Listing agents split their commission with the agent who secures a valid buyer. This is usually a 50/50 proposition, but it doesn't have to be. Theoretically the selling agent could be paid $1.00, but then why would he show your house? Like everyone, agents are financially driven, and, all things being equal are likely to show and promote those listings with a higher split. If an agent cuts his commission to obtain your listing, insist that the discount come from his share so that cooperating agents are offered a commission competitive in the area. Where the prevailing commission is five percent, an agent willing to list your home for 4.5 percent should take two, offering 2.5% to cooperating agents. Referral fees are becoming more and more of an issue for agents. If your company, alma mater, or even the discount warehouse where you shop, offers an "affinity" program that will give you special incentives for listing with an agent they refer, that agent will pay a healthy piece (as much as 35-40%) of his commission to the affinity program for providing access to you. Other referrals from relocation companies or out-of-area brokers (even your retired neighbor who keeps her license active and knows 'the nicest agent') require at least a 20% cut of your agent's commission.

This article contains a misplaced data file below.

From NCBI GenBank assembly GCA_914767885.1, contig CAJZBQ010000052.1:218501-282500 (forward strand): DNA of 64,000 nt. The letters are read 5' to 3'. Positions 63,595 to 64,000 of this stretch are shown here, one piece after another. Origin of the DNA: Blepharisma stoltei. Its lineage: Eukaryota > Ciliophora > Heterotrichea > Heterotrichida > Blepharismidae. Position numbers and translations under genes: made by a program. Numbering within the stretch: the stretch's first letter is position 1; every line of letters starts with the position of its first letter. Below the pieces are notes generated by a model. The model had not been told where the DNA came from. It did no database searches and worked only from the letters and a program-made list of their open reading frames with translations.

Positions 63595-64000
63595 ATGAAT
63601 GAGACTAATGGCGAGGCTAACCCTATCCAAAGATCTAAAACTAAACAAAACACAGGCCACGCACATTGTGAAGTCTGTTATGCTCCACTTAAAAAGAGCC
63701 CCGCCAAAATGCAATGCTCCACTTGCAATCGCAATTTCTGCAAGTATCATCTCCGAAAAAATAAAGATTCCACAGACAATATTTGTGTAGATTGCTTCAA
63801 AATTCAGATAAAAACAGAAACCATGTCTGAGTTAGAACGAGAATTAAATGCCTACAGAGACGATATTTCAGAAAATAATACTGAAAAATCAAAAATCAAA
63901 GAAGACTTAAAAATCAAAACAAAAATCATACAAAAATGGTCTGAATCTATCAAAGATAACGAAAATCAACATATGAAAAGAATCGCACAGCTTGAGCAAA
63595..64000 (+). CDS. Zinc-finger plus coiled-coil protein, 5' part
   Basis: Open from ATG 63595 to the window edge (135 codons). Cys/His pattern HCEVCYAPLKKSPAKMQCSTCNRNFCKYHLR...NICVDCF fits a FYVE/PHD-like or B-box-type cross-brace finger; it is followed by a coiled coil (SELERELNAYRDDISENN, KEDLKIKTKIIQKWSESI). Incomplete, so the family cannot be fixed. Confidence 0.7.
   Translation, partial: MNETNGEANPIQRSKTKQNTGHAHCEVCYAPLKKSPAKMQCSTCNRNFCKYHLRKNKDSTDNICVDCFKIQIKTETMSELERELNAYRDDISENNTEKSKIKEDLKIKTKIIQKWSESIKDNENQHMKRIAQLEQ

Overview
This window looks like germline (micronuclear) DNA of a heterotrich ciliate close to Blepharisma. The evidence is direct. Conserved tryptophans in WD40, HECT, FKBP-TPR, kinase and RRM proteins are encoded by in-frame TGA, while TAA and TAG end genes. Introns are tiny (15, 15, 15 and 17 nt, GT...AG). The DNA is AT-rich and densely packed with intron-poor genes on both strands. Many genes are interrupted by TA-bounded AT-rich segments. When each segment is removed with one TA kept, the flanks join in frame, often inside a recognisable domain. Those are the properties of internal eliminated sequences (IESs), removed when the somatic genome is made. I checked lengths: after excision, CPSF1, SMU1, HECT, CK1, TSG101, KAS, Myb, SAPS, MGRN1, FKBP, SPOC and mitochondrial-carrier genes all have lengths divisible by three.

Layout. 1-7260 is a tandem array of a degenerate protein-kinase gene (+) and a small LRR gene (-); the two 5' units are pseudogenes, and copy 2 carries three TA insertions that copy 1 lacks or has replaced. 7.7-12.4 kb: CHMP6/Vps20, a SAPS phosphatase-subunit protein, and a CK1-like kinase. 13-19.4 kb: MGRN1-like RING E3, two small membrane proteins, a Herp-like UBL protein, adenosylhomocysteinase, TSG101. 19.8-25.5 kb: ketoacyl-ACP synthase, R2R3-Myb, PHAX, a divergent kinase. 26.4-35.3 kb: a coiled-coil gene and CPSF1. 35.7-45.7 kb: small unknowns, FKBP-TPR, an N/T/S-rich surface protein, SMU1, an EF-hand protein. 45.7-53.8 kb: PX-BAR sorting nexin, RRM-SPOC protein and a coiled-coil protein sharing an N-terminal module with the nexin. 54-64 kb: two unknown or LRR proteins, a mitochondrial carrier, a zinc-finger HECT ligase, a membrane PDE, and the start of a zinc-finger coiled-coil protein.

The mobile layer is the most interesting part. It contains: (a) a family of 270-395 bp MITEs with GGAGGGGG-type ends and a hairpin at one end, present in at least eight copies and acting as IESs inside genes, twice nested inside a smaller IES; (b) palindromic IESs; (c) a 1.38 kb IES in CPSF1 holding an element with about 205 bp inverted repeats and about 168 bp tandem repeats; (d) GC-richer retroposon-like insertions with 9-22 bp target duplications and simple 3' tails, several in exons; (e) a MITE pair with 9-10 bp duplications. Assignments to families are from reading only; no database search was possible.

The agent accepting a referral should absorb those fees, not pass any part through to the cooperating agent. Again, a lower "split" is a disincentive to showing your house, and realistically, why should anyone else pay your agent's marketing expenses?